Latin America is one of the most urbanized regions in the world with 81% of the population living in urban areas. Yet, research and publication record on Latin America within geography (particularly U.S. geography) reflects insufficient interest in urban processes and an overt rural bias (Alvarado 2020). This insistence on rural settings has become a disciplinary practice that helps perpetuate a longstanding idea of Latin America as an “exotic venue” captivating to visitors and scholars alike due to it “being appealingly different in environments, landscapes, peoples, and practices” (Gade, 2002, p. 12). Latin American urban spaces, often perceived and theorized as disorderly, chaotic, and dangerous, both in popular and academic circles, do not fit this romanticized view of the region. Needless to say, this view cannot be detached from a long tradition of explorer-geographers serving specific colonial, imperialist, and militaristic purposes that date at least to Humboldt. In addition, much of the Latin Americanist geography tradition in the U.S. continues to be heavily influenced by the (non-urban) research agendas of the so-called “descendants” of Carl Sauer (Alvarado 2020). Sauer’s openly anti-urban stance drove him to avoid getting his boots dirty in our cities and to inculcate among his disciples his particular idea of Latin America and of true geographic fieldwork: in el campo. Moreover, the hegemony of USAmerican scholarship in the geopolitics of knowledge production helps cement this imagined geography of Latin America. The result is this: the rural bias within Latin Americanist geography, in research and publications, contributes to “dissemination of particular representations and to other broader ways of learning about, and of ‘viewing’ Latin America” that implicitly silences the majority of people living in the region who in fact live in cities (Marcus 2011, 132). A critical Latin Americanist geography that engages with “the most crucial scholarly and social debates of our times” (Gaffney et al., 2016, p. 1) needs to begin by recognizing and engaging with the lives and spaces of the majority of Latin Americans.
This panel session brings together geographers conducting research in urban Latin America and aims to create a space to discuss the future of urban research in our region. The panel will serve to both discuss the need to develop research on and in urban Latin America, and also a way for participants to share insights on their own research.
We are looking for panelist who would like to contribute to these debates. Topics for discussion might include (but are certainly not limited to):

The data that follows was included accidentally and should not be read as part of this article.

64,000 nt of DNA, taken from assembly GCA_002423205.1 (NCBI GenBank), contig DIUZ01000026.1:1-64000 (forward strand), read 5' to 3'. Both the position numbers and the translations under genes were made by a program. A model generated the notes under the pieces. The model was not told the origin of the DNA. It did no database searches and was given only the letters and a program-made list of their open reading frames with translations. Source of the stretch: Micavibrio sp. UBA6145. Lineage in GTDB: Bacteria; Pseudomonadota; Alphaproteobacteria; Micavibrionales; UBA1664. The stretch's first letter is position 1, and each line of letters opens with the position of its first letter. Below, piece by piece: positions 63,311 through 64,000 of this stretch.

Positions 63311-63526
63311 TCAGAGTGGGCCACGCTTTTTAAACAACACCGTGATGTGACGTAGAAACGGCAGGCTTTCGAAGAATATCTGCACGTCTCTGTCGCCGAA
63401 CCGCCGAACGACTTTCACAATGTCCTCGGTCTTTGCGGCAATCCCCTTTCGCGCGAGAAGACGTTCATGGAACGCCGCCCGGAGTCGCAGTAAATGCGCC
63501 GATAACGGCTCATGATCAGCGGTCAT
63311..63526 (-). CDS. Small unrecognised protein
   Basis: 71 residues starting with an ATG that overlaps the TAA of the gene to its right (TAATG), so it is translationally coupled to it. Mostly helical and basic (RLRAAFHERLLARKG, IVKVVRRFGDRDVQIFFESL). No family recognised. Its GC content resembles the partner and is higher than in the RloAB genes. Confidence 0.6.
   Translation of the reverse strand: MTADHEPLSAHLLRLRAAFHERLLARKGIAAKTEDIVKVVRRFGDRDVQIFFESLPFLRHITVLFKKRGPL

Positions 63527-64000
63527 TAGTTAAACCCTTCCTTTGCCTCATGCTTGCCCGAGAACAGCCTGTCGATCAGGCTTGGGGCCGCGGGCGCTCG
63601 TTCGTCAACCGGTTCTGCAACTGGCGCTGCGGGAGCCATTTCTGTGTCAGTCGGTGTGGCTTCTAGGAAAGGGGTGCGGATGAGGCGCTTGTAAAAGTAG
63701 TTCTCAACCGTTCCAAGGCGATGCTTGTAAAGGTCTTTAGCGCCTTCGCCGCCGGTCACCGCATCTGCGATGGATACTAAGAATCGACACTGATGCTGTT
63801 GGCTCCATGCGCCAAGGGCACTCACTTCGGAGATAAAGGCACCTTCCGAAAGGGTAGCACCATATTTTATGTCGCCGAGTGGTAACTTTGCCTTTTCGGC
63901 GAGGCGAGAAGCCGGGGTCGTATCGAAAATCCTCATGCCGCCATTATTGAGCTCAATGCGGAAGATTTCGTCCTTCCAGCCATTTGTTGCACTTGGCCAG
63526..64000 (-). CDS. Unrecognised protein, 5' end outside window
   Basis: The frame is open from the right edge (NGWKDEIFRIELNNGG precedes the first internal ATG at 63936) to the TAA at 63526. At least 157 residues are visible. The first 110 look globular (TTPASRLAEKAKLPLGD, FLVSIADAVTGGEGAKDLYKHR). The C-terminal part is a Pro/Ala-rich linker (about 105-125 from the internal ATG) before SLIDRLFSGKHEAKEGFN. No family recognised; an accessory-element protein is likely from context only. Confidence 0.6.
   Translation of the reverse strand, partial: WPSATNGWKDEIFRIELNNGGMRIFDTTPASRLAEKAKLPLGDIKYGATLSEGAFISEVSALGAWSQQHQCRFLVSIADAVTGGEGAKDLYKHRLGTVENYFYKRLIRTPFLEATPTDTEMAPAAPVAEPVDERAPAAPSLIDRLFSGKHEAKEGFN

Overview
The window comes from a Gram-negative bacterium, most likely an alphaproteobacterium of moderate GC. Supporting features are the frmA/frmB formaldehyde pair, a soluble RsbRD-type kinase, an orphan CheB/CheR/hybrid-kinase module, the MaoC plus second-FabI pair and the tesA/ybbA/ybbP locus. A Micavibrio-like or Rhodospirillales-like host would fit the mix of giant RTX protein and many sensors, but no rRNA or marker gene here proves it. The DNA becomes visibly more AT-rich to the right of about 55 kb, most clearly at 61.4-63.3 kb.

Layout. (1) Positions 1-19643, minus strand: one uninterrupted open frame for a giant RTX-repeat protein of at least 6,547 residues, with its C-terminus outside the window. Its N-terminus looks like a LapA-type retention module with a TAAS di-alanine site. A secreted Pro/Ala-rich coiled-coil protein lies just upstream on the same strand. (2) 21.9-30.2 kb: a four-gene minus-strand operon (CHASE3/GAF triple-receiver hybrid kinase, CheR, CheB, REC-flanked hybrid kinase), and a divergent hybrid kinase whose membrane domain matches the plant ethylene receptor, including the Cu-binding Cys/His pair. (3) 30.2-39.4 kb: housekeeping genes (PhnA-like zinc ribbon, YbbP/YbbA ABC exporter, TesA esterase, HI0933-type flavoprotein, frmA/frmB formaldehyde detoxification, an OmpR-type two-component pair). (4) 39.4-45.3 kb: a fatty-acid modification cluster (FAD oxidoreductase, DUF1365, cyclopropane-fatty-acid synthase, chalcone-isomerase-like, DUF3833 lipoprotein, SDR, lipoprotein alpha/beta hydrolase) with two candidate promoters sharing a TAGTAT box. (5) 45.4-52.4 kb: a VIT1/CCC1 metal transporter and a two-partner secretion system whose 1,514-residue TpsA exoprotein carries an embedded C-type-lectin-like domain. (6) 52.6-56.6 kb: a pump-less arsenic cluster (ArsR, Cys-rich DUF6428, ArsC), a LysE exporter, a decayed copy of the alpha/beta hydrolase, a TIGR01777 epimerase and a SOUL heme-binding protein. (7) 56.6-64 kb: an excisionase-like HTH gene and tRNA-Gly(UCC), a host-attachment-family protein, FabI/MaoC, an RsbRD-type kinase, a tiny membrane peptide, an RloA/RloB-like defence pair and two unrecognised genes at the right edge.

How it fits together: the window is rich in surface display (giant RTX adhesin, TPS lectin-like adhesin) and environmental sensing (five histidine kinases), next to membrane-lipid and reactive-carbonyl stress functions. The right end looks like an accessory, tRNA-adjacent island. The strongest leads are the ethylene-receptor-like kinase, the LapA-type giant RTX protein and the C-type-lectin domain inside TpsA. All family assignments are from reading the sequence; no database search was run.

1) Decolonial and other critical approaches to urban research/ Reflecting on what doing postcolonial research means for
studying urban Latin America.
2) Silences of Latin Americanist Geography in urban research.
3) Indigenous, Feminist, LGBTQ+ urban geographies
4) Community geography/ engaged scholarship
5) Urban Political Ecology/Urban Environments/ Climate Change and Environmental Inequality in Urban Areas.
6) Emerging spatial configurations and urban morphologies.
7) Urban governance, urban politics, urban informality.
8) Territorios en Resistencia.
9) Urban Violence
10) Transnational migration and urban spaces
11) Gentrification and renovation of historical urban districts
12) Urban geography and health
If interested in participating please send an e-mail to Nikolai Alvarado (Nikolai.Alvarado@du.edu).
Alvarado, N.A. (2020). Where Are the Cities? On Not Excluding (Much More Than) Half of the Latin Americans in Latin Americanist Geography. Journal of Latin American Geography 19(1).
Gade, D. W. (2002). North American Reflections on Latin Americanist Geography. Yearbook. Conference of Latin Americanist Geographers, 27, 1-44.
Gaffney, C., Freeman, J., Seeman, J., Finn, J. C., & Carter, E. D. (2016). JLAG Editorial Team Statement of Purpose. Journal of Latin American Geography, 15(1), 1-6.
Garcia-Ramon, M. (2012). Las diferencias que crea el lugar. Una mirada crítica a la hegemonía angloamericana en geografía. Documents d'Anàlisi Geogràfica, 58(2), 307-319. doi:10.5565/rev/dag.176
Marcus, A. (2011). Rethinking Brazil's Place within Latin Americanist Geography. Journal of Latin American Geography, 10(1), 131-149. doi:10.1353/lag.2011.0003
|Panelist||Nikolai Alvarado University of Denver||10|
|Panelist||Nicholas Crane University of Wyoming||10|
|Panelist||Laura Neville University of Lausanne - Faculty of Faculty of Geosciences and Environment||10|
|Panelist||Beth Tellman Arizona State University||10|
|Panelist||Irene Molina Uppsala Universty||10|
|Panelist||Richard Kruger Clark University||10|
|Panelist||Risa Whitson Ohio University||10|
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